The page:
Paragraph 12 reveals a symptom of the high control environment of the Organization, and as a result, it’s failure not only to control many Witnesses, but also to actually reach their heart.

It says: “For example, lap dancing is a form of lewd conduct that is becoming more common in the world. Some might excuse such conduct, reasoning that it is not the same as outright sexual relations. But do such actions reflect the thinking of God, who abhors every kind of badness”

This statement reveals a number of issues on reflection of its implications. They are:

  1. There must be a sufficiently significant amount of Witnesses engaging in this practice for it to even be mentioned in print.
  2. This points to a failure in control of the Witnesses behaviour.
  3. It also points to a failure for the Organization’s teaching in reaching their heart.
  4. It is accepted that the higher the control exerted on people, whether by a government or an organisation, the more likely people are to try to find ways around those rules, or to do things not specifically forbidden by a rule, often as a form of rebellion. The reason being they end up focusing on obedience to rules, and will deem anything not ruled against to be acceptable, rather than thinking about the original principles behind those rules.

To rectify the situation the Organization would have to change from an ever-increasing rules mentality to a principle-based mentality. To achieve this, they would need to reduce the focus on preaching which gives Witnesses the impression that they will be more likely to be saved the more preaching they do. This would give more time in meetings and publications to focus on principles and how to reason on principles and apply them in a practical way. Also, to highlight more the benefits of applying these principles in daily lives. Then many of these issues that are surfacing would cease to be issues. But the likelihood of that happening is like a snowball remaining unmelted in a furnace.

The whole presentation of this article comes over as a scolding parent telling off the children. I told you not to do this, I told you not to do that, why are you doing it? As outside observers we would comment that the parent has failed to reach the hearts of the children and concentrates on rules rather than principles. That the parent needs to take time to help the children to understand why certain things are good or not good to do.

It is becoming obvious that the Organization is just such a failing parent. The constant diet of ‘do as we say’ articles lacking in any substance, with the constant reminders to obey whatever the Governing Body says, right or right, is failing to achieve its desired results.

Paragraph 18 continues the attempt to influence people’s decisions according to the Organization’s desire rather than God’s desire. It says: “For example, what if your employer offered you a promotion with a substantial increase in salary but the position would interfere with your spiritual activities? Or if you are in school, suppose you were offered an opportunity to move away from home to receive additional education. At that moment, would you need to do prayerful research, consult with your family and perhaps with the elders, and then make a decision?” No scriptures are cited for you to research. Could it be because the scriptures contain very few rules for Christians, but instead mainly principles?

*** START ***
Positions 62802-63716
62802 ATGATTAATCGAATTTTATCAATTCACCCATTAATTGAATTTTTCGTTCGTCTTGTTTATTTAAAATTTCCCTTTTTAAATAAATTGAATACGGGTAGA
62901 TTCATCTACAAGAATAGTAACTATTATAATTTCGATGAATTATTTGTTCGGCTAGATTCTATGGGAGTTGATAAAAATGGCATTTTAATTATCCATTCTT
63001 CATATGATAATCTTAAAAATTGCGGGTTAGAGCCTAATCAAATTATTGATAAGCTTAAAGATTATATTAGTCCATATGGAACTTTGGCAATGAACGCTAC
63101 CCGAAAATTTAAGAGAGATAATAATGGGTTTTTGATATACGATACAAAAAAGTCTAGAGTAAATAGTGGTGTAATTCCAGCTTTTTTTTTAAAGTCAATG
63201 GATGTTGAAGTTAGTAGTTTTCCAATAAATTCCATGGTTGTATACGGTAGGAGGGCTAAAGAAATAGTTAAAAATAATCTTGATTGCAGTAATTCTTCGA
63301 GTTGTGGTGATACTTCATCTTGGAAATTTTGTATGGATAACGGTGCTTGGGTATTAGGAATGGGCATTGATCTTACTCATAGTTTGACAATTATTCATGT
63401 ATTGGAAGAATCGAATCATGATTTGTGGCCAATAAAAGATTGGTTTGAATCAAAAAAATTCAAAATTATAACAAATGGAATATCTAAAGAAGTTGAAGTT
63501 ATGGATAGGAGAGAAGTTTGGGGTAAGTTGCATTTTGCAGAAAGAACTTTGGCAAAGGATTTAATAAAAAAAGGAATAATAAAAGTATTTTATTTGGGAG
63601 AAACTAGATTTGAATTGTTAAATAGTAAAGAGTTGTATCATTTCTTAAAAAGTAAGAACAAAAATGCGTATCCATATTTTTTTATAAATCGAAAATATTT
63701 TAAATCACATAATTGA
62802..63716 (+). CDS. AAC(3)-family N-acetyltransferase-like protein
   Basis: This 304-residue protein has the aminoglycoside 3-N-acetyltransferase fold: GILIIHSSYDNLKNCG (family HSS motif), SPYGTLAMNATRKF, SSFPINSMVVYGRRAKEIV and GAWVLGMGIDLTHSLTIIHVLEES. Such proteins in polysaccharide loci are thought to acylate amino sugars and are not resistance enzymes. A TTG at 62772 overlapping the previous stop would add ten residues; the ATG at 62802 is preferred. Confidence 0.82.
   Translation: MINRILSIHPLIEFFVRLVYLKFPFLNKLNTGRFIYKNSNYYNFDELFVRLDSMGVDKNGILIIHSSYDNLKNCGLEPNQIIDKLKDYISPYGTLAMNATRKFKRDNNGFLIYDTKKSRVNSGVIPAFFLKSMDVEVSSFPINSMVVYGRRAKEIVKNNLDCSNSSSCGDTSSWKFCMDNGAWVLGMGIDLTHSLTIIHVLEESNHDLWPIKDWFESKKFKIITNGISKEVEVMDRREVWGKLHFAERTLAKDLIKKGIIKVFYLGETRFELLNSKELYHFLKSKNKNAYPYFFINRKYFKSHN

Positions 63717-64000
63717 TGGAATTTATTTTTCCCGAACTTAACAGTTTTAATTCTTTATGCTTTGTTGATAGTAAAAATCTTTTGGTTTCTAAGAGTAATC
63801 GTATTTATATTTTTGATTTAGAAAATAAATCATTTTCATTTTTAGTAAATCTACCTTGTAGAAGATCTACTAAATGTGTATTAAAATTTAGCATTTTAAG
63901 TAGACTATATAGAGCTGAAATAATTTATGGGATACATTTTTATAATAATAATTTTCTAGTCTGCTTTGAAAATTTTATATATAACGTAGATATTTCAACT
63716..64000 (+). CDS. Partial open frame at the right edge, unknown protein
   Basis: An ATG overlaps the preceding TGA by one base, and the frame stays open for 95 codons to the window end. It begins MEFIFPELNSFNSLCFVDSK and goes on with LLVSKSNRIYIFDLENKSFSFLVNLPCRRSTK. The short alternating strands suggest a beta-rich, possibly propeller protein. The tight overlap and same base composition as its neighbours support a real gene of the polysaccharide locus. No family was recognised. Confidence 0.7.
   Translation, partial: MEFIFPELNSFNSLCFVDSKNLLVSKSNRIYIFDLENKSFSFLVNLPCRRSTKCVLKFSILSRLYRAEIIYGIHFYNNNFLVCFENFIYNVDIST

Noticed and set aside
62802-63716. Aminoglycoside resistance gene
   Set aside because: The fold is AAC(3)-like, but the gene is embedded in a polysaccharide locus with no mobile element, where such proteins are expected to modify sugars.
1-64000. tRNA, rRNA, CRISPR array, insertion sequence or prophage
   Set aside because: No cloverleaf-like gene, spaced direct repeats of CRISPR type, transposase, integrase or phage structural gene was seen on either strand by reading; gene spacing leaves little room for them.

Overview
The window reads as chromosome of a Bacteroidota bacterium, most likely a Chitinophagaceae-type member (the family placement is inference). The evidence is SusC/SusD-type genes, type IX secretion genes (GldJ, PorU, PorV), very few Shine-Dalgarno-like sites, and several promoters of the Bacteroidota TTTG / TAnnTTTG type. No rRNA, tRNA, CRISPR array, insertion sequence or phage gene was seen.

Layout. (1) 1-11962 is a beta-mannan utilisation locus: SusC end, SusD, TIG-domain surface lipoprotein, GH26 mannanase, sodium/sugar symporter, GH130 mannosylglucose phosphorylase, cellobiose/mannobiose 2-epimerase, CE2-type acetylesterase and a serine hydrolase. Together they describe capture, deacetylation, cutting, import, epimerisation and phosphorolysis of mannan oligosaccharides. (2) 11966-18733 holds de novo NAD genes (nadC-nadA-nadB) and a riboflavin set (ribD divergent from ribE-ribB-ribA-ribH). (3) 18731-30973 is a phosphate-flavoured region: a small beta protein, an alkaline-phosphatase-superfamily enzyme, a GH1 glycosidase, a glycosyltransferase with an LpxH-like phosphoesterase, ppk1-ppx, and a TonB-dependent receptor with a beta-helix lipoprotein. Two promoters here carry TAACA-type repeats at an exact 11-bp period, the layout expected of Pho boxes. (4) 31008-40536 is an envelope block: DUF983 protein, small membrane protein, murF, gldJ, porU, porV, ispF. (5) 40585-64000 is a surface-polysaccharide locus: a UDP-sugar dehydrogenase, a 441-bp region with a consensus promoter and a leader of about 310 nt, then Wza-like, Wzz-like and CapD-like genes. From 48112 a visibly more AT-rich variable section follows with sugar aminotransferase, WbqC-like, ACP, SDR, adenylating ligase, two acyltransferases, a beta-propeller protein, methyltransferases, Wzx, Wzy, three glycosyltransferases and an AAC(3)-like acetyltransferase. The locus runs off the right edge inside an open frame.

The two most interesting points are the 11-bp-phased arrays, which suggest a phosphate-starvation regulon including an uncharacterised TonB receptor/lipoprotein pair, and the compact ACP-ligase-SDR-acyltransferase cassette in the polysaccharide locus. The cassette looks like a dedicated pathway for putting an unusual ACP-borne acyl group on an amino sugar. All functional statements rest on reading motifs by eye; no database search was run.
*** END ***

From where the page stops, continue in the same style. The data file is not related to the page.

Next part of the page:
Furthermore, what “spiritual activities” would be interfered with? Attending at least one midweek meeting lasting 1.75 hours plus travel time? Where is that prescribed in the Bible? Only not forsaking or forgetting to gather together is encouraged (Hebrews 10:24-25). There is no requirement for a weekly meeting with material closely scripted by others.

And what about further education? What scripture suggests we should not even consider it? None. Once again, Bible principles do come in to play in making the decision but no more than in any other important decision in life.

The scriptures do not coerce us or strongly suggest any particular course of action for either of these decisions. However, you can be sure the Organization’s literature is full of coercive and decision influencing statements. They would also like you to consult the elders, so that they can ensure you tow the line as defined according to the Organization.But yet they denied controlling (and by implication, influencing) Witnesses as recently as last week’s Watchtower study article.

In conclusion then, the question we truly need to answer is “Are we making Jehovah’s thinking our own”? Or is it the thinking of a group of men, claiming to be God’s appointed representatives, who pass off their thoughts as God’s thinking?

The decision is ours and it is our responsibility. What we will not be able to do when Armageddon does come, is offer the excuse, “it is their fault, they made me do it.” It will be our fault, if we continue to allow it, when we know or suspect it is wrong.

 

 

[i] In paragraph 13.

[ii] The author personally knows of one such child (now an adult) who earns less per month from his chosen job than he would if he were on government benefits. He is fully dependent on his parents for food and lodging, and has no prospects of marriage as he could not afford to even feed a wife, let alone house her. He is fortunate to live in a country which would pay low-income, unemployment benefits, if his father (the sole bread winner) died.

Tadua